Ways to keep Carbonated drinks from going "flat"??
Posted 10 June 2005 - 03:27 AM
I am new on this forum. For my science fair, I am considering devising ways to keep carbonated, bottled (soft drinks) from going "flat", or, basically losing the bubbles.
So, for my question. Do you guys have any ideas, or things that I can do?? It can be anything, but preferably not too complicated, and possibly somthing I can engineer or build.
I look forward to hearing your Ideas!!!
Posted 10 June 2005 - 05:47 AM
keep it closed
About the carbonated thing...
iM NOT SURE THATS POSSIBLE WITHOUT MAKING THE DRINK HAZARDOUS TO HIMAN CONCUMPTION. i HATE CAPS lock.
Posted 10 June 2005 - 06:59 AM
Posted 10 June 2005 - 07:15 AM
Posted 10 June 2005 - 09:14 AM
keeping it in the fridge would be a more reasonable method and obviously with the lid tightly on.
Posted 10 June 2005 - 01:09 PM
The CO2 is in equilibrium with dissolved carbonic acid. You want to increase the pressure as the equilbrium will shift to oppose the change and dissolve more gas. The dissolving process is (if memory serves) exothermic so once again if you lower the temperature then it will resist the change and dissolve more gas. So keep it cold and pressurised, thats your best bet.
Posted 10 June 2005 - 06:46 PM
Posted 10 June 2005 - 07:11 PM
Sorry - nothing valuble to contribute, but the consencious seems to go for pressure and BenSon's science
Posted 10 June 2005 - 08:16 PM
keeping it cold will definatel keep it from losing carbonation, hence why pop is usually stored cold. also i heard adding milk to pop keeps it from fizzing (or is it the other way around?). as for an attachment you could make one that increases pressure in the bottle which will keep more co2 dissolved.
I already mentioned an attachment thing that they already made. Um, tommlo, why does your ranking just say "registered user"?
Posted 20 June 2005 - 01:23 AM
Posted 20 June 2005 - 01:38 AM
Zem: Er, five.
Marvin: Wrong. You see?
Posted 20 June 2005 - 10:58 AM
Well what I was talking about before in post #7 is only in a closed system. If the cola was left to freeze without being contained then the CO2 would escape and once the temperature normalised it would not be able to redissolve it. However if the system is kept closed then once to temperature pressure ect was returned to normal then the cola should be the same. As for taste well I have no idea but if I had to put money on it I'd bet it was just your mind playing tricks on you or it had still not returned to equilbrium.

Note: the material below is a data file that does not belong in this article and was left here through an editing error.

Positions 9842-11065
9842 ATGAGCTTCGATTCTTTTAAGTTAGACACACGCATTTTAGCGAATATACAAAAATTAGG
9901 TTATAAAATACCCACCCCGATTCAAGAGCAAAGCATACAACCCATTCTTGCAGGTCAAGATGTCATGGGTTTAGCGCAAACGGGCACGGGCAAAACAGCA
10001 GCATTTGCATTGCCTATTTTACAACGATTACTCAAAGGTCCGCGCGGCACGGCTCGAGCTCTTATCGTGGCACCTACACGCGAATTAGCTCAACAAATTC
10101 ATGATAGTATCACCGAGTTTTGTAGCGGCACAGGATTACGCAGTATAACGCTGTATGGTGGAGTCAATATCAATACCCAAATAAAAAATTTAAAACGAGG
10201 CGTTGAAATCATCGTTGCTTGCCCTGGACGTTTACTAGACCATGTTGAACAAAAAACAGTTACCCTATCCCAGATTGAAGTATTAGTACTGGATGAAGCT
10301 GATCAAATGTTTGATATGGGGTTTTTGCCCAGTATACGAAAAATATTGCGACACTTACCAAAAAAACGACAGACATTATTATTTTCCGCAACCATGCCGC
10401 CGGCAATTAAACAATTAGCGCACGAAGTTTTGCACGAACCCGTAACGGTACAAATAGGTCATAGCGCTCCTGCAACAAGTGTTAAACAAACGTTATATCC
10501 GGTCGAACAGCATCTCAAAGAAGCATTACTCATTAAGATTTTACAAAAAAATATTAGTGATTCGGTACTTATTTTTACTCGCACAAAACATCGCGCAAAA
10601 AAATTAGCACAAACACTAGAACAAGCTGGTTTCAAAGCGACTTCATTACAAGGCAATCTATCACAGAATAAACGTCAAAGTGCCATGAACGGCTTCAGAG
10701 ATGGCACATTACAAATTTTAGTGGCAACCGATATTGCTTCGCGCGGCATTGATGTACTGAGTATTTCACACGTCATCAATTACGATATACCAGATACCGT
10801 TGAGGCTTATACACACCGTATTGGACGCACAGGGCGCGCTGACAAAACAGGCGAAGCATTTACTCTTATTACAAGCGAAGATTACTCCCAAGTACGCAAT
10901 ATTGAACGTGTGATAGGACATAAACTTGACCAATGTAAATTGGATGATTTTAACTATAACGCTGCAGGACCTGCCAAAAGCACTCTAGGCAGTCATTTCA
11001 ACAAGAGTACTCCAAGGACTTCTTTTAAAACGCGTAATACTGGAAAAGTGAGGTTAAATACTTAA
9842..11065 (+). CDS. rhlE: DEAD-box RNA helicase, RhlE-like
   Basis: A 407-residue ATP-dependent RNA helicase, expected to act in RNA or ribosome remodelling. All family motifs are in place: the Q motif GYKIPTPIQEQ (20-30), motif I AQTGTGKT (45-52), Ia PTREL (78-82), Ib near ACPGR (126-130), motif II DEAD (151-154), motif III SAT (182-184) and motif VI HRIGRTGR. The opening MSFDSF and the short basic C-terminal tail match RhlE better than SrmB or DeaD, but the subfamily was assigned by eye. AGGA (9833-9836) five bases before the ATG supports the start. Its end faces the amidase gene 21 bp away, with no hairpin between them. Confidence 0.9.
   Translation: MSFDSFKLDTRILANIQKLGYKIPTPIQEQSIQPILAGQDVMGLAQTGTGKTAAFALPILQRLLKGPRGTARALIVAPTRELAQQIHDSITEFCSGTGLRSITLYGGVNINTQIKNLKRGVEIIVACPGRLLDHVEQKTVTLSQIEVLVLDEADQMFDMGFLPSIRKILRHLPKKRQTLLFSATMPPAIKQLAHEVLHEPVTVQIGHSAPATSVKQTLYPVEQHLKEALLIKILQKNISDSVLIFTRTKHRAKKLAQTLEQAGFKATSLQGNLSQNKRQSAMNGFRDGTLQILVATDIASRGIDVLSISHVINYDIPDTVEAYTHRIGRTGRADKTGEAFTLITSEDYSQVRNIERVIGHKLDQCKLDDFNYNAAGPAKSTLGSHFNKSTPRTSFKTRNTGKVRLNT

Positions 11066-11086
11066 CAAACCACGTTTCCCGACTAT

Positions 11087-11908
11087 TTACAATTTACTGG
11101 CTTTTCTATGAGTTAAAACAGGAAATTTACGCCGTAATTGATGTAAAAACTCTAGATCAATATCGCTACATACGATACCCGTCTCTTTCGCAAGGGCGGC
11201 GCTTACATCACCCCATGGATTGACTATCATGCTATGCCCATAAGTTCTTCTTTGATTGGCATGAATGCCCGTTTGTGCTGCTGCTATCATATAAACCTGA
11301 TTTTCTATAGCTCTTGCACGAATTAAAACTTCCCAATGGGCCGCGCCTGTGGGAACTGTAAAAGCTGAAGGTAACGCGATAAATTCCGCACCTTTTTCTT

Hmmmm just curious, if getting the drink colder slows down the process what happens if it gets frozen? Does it reatin it's "fizzyness" fully when thawed? If I recall right when I've drank pop (yes, "pop" is a midwest thing, heh so "soda" if you're not from here) that was frozen once it tasted different, though that could be just my mind playing tricks on me.
Posted 21 June 2005 - 08:52 AM
Posted 22 June 2005 - 04:56 AM
Posted 22 June 2005 - 05:14 AM
Perhaps I should scrap the whole "inventing a gadeget" idea, and see if freezing/keeping it cool works. Also the question should have been, How do you keep carboanted drinks from going "flat" when OPENED?? (I forgot the "when opened" part).
Just so you guys know, I am only 14 so don't get too complicated, OK??!!
We have been learning all about particles and matter in class, so would I be right in saying, that when the particles (The CO2 or "bubble" particles) are chilled/ frozen, they lose energy (and when frozen, cannot move freely) so thatís why they don't escape as quickly or when frozen they don't escape at all???
Am I correct???
Also, can you get a device that can measure the amount of gas in a liquid???
And if the cola lost the fizz could you "re-fizz" it by pressurizing it with CO2 (or basically adding in some more CO2???
Cos, there is a stage (during manufacturing??) when the cola is not carbonated, right??? So when the cola loses its carbonation (is that actually a real word??!!) couldn't you just use the same process, and re-carbonate it???
Finally, BenSon, when you say a "closed system"(post 13 on this thread), do you mean, if the bottle was not opened???
Sorry if I sound dumb, and if I have gone on for ages!!!!
Posted 8 February 2010 - 10:49 PM
Posted 11 February 2010 - 01:09 PM
If you leave the bottle closed, CO2 in the liquid is going to reach equilibrium with the gas inside the bottle. So, whatever you do, you will always lose some CO2.
The only way to prevent that, is to have CO2 already in the gas phase (the little we have in our air is not enough).
Posted 11 February 2010 - 04:50 PM
Carbonated drinks stay carbonated because there is a layer of Co2 in the bottle, Between the liquid surface and the bottle cap, the same applies to beer kegs.
In the case of the beer keg, we inject a mixture of 30% Co2 and 70% nitrogen into the keg (Beer naturally produces Co2 but this process helps a lot.
In the absence of a 70:30 gassing system, try this.
Pour your drink, then squeeze the bottle so the liquid is nearly at the bottle neck and the air is squeezed out, then screw the cap on tight. it has the same effect.
(Doesn't work too well when the bottle is nearly empty)
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Posted 11 February 2010 - 05:16 PM
Well, dont they make those things you screw onto bottles that you pump to keep the pressure up so it doesnt gradulaly go flat. I dont imagine this would work though.
it helps since every time you open it and reclose it the soda has to build up pressure again untill it reaches equilibrium.
by building up the pressure first prevents the soda from doing it by itself.
but it will still go flat after a while
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